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Five-star dressage traveled to Falsterbo in Sweden this week. Today’s Grand Prix winners Patrik Kittel, Anky Van Grunsven and current WDM series leader Anja Ploenzke did a great job of interviewing themselves and each other in this clip kindly provided by World Dressage Masters.
Three-time Olympic dressage champion Anky van Grunsven of The Netherlands has hung up her chaps, at least temporarily. She’s traded in her Stetson and dusted off her top hat. Good-bye to the cowboy boots and hello to a brand new pair of sleek, tall Petrie dressage boots. Anky’s back in the dressage ring!
Just so you remember Anky’s style: There was no small-tour warm-up for Salinero. No quiet local show. Anky has traveled to Falsterbo is Sweden where she and her star horse Salinero returned to competition after almost a year off while the big gelding recovered from an injury to his withers. The champions dove into the deep end of the pool for their comeback:? Falsterbo Horse Show is host to the World Dressage Masters (WDM) Five-Star Dressage Competition. Stephen Clarke, London 2012 Olympic dressage judge, was in the judge’s panel.
But the sun didn’t shine on the former champions today. Anky and Salinero were second (71.298) to Sweden’s Patrik Kittel on Watermill Scandic’s (75.191) in the Grand Prix. Kittel was the only rider to receive a score of 10 from a judge. The USA’s Catherine Haddad-Staller was fifth with Winyamaro.
Anky’s uncharacteristically downside Twitter message this afternoon summed it up: “I rode like sh.. Sorry Salinero”.
Yes, she was apologizing for only scoring in the low 70s. She achieved a score only a handful of riders ever achieve, and on her first test on the first day of her return. Less than a month ago, Totilas and Matthias Rath scored only a 73.4 in the same test, and it wasn’t their first time out.
Anky’s analysis of her ride: “Salinero did not do a proper halt both times and our tempi changes every stride went totally wrong.?Salinero did a great job, unfortunately me not really. However I still?thought my test was not?that bad, but when I saw it?on video afterwards, the speed and activity in the trot was absolutely not good, way too slow. Our piaffes were great, but we started our test with 44% because of the halt. Our marks were not good enough in trot to get a higher score. I was quite fed up, because during our training yesterday he went great!?Tomorrow is the freestyle, and I am looking forward for it and I will go for it!”
“It was a surreal experience to sit a position above Anky, who I respect so much as a person and as a rider,” said Kittel later today.? “We had a lot of fun in the press conference Anky and I!. I can tell you though I will not be sleeping easy tonight with the Queen of the Kur ready to do her thing tomorrow!”
Salinero made the eleven-hour drive from Anky headquarters in Erp to Falsterbo in Sweden with his groom, Willeke, in advance of Anky’s arrival on Wednesday. Salinero’s journey included a ferry between Germany and Denmark. Anky wasted no time and schooled Salinero in the main arena on Wednesday night.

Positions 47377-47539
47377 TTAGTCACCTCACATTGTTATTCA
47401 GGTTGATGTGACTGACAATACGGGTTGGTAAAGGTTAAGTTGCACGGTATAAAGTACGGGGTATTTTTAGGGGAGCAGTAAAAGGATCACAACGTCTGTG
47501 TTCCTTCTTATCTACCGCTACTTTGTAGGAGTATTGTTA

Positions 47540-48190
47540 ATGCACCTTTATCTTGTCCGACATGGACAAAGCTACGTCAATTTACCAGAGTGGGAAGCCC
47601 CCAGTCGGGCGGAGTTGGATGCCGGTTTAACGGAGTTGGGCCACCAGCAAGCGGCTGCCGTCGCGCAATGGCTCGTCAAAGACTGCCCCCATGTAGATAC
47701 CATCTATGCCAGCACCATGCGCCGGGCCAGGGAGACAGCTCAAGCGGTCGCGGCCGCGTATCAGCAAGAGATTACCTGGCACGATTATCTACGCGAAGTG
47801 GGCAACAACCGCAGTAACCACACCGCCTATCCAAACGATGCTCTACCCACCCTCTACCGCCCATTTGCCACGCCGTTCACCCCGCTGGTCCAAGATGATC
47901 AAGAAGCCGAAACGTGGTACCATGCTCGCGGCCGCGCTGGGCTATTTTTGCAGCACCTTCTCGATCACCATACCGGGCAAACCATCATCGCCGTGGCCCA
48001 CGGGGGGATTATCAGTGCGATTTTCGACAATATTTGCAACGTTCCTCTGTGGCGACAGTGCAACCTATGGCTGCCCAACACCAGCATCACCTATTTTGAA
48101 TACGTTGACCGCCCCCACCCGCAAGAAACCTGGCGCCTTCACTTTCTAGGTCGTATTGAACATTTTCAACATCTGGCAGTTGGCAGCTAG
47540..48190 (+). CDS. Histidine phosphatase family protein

Salinero is a 17-year-old Hanoverian by Salieri with a raft of Olympic gold medals, world championships and european championships on his resume. Presumably, he quickly remembered what a horse show stadium was all about.
Van Grunsven proved herself to be one of the world’s most versatile equestrian athletes last year at the World Equestrian Games. When she failed to be named to the top four riders on the Dutch dressage team, she found herself in the unique position of being an alternate to both dressage and reining. Although a relative newcomer to reining, Anky had to step in for a team rider and compete in the reining at the 2010 Alltech FEI World Equestrian Games in Lexington, Kentucky, when everyone expected to see her in top hat and tails.
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Greetings from Falsterbo: dressage competitors schooling on Thursday.
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Here’s a clip from Patrik Kittel and Watermill Scandic’s winning test today, after the rain stopped.
Competing against Anky were and will be some of the very best Swedish dressage riders, including (besides Kittel) Tinne Vilhelmson-Silfv?n on Favourit. Falsterbo is also one of the events that Swedish team manager Bo Jen? will be using to select his team for the European Championships in Rotterdam, The Netherlands later this summer. The European Dressage Championships is the most important event of the year for Swedish dressage, as the competition offers a final chance for those with hopes of qualifying for the 2012 Olympic Games. This makes Falsterbo a vital event for prospective Olympic riders.
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Interesting cultural facts: Sweden’s biggest horse show is known not only for its dressage and international grand-prix showjumping, which offers over $1 million in prize money, but also for its night scene: concerts and on-the-grounds clubbing make the show a destination for many more people than those who can tell piaffe from passage or an oxer from a liverpool! The show has a dog hotel, runs its own campground, and is at the end of a peninsula at the southern tip of Sweden.
The schedule calls for the kur to be competed on Saturday. The sound system should be no problem at all!
With Anky is her husband, Dutch team coach Sjef Janssen, who also coaches Kittel.